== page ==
In this special feature by Thomas Thurston of Growth Science International, we look at how HPC could be used by venture capitalists to pick winners more consistently.
HPC and Wall Street have a happy marriage. It’s a love-fest – making perfect sense since banks have big enough wallets for HPC and are always looking for a technological edge. The scale of this love-fest is tremendous, for example around 40% of trades on the London Stock exchange were done by robotic intelligence in 2006. United States estimates are closer to 80%. But what about venture capital?
In this world of data and calculation, the job of a venture investor seems an anomaly indeed. While there are some exceptions, most venture investors allocate billions of dollars every year based on little more than gut intuition and subjective experience.
This is not to, in any way, detract from successful investors; the ability to pick winners and wrestle out a deal can require tremendous skill. The point here is merely to pose a question. Given the dollars at stake and lives in the balance, will venture investing inevitably evolve in a more empirical direction? Will there someday be robo-venture capitalists? Perhaps more pointedly, can venture capitalists learn to benefit from HPC?
Once upon a time advertising was a matter of visionary intuition and a “special human touch.” Today marketing MBAs are increasingly being replaced by statisticians and datacenters. Software developers are becoming the new “Mad Men.” If you want to know what makes left-handed, Republican, blonde, female smokers buy pink purses in Nebraska, you’re increasingly better off writing a few lines of Linux rather than hosting a living room focus group.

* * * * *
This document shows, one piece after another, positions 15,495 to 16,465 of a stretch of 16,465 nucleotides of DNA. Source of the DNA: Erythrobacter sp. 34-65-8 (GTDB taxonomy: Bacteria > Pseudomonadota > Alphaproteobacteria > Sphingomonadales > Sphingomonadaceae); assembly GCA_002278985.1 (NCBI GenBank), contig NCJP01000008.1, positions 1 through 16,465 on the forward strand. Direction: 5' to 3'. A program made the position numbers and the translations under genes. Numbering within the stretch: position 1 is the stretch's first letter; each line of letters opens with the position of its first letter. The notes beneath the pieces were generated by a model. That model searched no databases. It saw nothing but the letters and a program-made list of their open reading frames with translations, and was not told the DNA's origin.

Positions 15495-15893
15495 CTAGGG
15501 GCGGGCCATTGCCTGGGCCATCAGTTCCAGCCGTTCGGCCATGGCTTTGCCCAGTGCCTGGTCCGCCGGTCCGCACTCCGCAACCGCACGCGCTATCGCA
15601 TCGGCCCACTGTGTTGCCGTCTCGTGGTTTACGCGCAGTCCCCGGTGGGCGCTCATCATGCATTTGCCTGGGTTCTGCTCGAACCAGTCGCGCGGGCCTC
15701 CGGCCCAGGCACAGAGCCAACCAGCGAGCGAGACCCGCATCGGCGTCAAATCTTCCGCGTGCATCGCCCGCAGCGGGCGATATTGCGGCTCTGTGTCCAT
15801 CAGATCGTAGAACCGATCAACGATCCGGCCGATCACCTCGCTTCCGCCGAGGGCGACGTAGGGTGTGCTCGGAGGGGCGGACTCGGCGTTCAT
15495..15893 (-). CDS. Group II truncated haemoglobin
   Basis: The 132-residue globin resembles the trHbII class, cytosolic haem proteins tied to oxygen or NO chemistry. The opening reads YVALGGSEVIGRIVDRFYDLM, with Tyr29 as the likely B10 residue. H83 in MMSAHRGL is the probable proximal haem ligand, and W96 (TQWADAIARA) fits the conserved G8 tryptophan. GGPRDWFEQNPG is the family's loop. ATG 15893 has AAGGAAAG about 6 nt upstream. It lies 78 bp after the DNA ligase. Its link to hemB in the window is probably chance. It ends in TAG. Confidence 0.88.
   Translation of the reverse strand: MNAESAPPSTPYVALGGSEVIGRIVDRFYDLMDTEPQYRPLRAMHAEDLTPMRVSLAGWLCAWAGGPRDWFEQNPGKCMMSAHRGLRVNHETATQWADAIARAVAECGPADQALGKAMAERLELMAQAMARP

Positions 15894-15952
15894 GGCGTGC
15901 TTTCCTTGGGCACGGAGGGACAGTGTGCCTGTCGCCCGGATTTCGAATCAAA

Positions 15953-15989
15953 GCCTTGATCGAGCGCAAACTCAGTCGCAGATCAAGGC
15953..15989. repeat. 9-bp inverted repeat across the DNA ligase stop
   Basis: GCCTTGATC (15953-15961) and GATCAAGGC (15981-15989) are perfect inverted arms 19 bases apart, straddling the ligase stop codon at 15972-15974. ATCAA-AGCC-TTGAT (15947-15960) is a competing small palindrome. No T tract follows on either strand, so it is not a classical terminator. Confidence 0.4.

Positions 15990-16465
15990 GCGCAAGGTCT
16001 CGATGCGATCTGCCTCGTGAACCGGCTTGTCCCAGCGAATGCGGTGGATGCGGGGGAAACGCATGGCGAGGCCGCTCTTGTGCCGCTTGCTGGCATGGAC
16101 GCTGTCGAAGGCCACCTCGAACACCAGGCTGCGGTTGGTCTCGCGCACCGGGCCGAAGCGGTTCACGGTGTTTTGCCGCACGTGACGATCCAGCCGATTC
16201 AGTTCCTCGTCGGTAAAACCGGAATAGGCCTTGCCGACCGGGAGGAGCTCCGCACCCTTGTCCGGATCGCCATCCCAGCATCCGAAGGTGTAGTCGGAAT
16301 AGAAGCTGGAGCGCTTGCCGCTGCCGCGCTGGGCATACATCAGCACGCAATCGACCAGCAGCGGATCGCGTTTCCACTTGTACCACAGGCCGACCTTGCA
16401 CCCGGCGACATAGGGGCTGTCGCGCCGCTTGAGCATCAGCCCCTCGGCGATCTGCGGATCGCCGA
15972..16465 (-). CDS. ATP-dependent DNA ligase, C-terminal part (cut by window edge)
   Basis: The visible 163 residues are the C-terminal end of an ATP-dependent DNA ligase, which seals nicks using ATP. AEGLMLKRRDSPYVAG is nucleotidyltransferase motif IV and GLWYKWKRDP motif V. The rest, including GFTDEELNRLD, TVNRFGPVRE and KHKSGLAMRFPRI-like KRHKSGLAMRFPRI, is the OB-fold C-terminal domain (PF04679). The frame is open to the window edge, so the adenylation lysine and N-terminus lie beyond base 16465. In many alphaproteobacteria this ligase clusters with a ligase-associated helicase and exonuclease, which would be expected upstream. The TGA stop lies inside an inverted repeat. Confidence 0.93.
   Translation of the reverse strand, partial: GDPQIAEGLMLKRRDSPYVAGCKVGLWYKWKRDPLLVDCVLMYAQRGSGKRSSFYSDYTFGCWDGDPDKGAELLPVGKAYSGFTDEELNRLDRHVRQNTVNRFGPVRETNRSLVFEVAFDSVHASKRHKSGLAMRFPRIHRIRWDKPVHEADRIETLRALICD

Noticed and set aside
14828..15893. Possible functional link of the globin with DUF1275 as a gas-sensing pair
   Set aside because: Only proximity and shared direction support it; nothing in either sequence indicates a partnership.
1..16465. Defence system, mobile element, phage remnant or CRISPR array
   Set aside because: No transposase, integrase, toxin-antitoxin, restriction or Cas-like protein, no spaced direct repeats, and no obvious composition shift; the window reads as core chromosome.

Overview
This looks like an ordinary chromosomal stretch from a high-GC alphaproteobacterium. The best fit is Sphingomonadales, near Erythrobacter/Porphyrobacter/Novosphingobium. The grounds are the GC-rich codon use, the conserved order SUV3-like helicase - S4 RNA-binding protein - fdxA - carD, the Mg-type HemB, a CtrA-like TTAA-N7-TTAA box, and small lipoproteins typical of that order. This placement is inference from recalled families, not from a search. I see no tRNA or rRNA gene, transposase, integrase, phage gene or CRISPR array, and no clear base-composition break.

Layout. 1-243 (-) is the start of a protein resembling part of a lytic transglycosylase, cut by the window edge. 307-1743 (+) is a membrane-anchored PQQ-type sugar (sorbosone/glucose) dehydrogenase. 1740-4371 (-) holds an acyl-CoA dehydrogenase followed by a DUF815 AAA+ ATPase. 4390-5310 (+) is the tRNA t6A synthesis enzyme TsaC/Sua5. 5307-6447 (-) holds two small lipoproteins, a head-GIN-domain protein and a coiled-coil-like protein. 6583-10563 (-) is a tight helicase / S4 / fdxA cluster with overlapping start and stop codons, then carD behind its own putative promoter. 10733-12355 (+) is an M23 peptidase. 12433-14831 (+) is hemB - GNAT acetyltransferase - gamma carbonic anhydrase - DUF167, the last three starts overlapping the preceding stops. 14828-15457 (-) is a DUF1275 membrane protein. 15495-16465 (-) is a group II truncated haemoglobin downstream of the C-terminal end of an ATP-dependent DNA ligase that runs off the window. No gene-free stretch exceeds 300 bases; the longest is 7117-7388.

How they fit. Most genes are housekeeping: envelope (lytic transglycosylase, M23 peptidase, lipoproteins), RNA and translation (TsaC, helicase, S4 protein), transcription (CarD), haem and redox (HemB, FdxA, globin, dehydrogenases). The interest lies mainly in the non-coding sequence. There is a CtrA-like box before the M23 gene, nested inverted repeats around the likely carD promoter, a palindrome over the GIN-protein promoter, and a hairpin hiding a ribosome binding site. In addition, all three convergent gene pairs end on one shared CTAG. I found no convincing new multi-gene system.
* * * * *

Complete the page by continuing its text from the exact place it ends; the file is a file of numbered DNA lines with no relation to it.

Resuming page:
While intuition-based venture investing works sometimes, it mostly fails. Investors spend lots of time screening deals only to see around 90% fail (on a good day) and industry-wide VC returns in the US over the past 10 years were negative (as of 2010). Not only is venture capital falling short of investor expectations but it – by necessity – excludes most ventures. Less than 1% of startups attract VC investment in any given year, while less than 95% of businesses attract any equity investment at all (either from VCs or angel investors).
A common counter-argument to HPC tools is that venture investing is inherently unquantifiable. Too unpredictable. Too subtle. Forever exempt from the purview of robots. Yet is venture capital really more multivariate than manufacturing, biology, chemistry, quantum mechanics or many of the other realms HPC tackles year after year? What makes venture investors immune? Why are they so special?
The field of Psychology is perhaps a worthy analogy to venture capital. Equally amorphous and intangible, psychology is divided between clinical methodologies (relying on human judgment and subjective analysis) and mechanical methodologies (relying on statistics, algorithms and other more objective tools). More than 136 different studies have tested the relative accuracy of both methods going as far back as the early 1900s, almost invariably concluding that mechanical methods are more consistent, accurate and yield higher quality results.[i]
Even in Blink[ii], a book often held up in defense of intuition, author Malcolm Gladwell goes to lengths to call out the limitations of intuition, such as inaccuracy and cognitive bias. It’s been found that even simple checklists (the most basic of objective tools) can reduce hospital surgical mortality by around half. Half![iii] How’s that for a little data-orientation?
With so much at stake in venture capital, can HPC lend more of a hand? Perhaps it’s time for venture capitalists to follow their Wall Street cousins and further explore the benefits of HPC. Predictive analytics, multivariate simulations, complex adaptive systems and agent based modeling are just a few examples of how HPC may give venture investors a leg up. We’d all like to see money more efficiently find its way to the very best ventures (and vice versa), which can create jobs, technological breakthrough and invigorate entire ecosystems. In that spirit, we may all benefit from a little more robo-venture capital as we look towards the decade ahead.
[i] Grove & Meehl, Comparative Efficiency of Informal (Subjective, Impressionistic) and Formal (Mechanical, Algorithmic) Prediction Procedures: The Clinical-Statistical Controversy, Psychology, Public Policy, and Law (1996).
[ii] Gladwell, Blink: The Power of Thinking Without Thinking, Little, Brown and Company (2005)
[iii] Haynes, Weiser et al, A Surgical Safety Checklist to Reduce Morbitidy and Mortality in a Global Population, The New England Journal of Medicine, Volume 360:491-499 (January 29, 2009)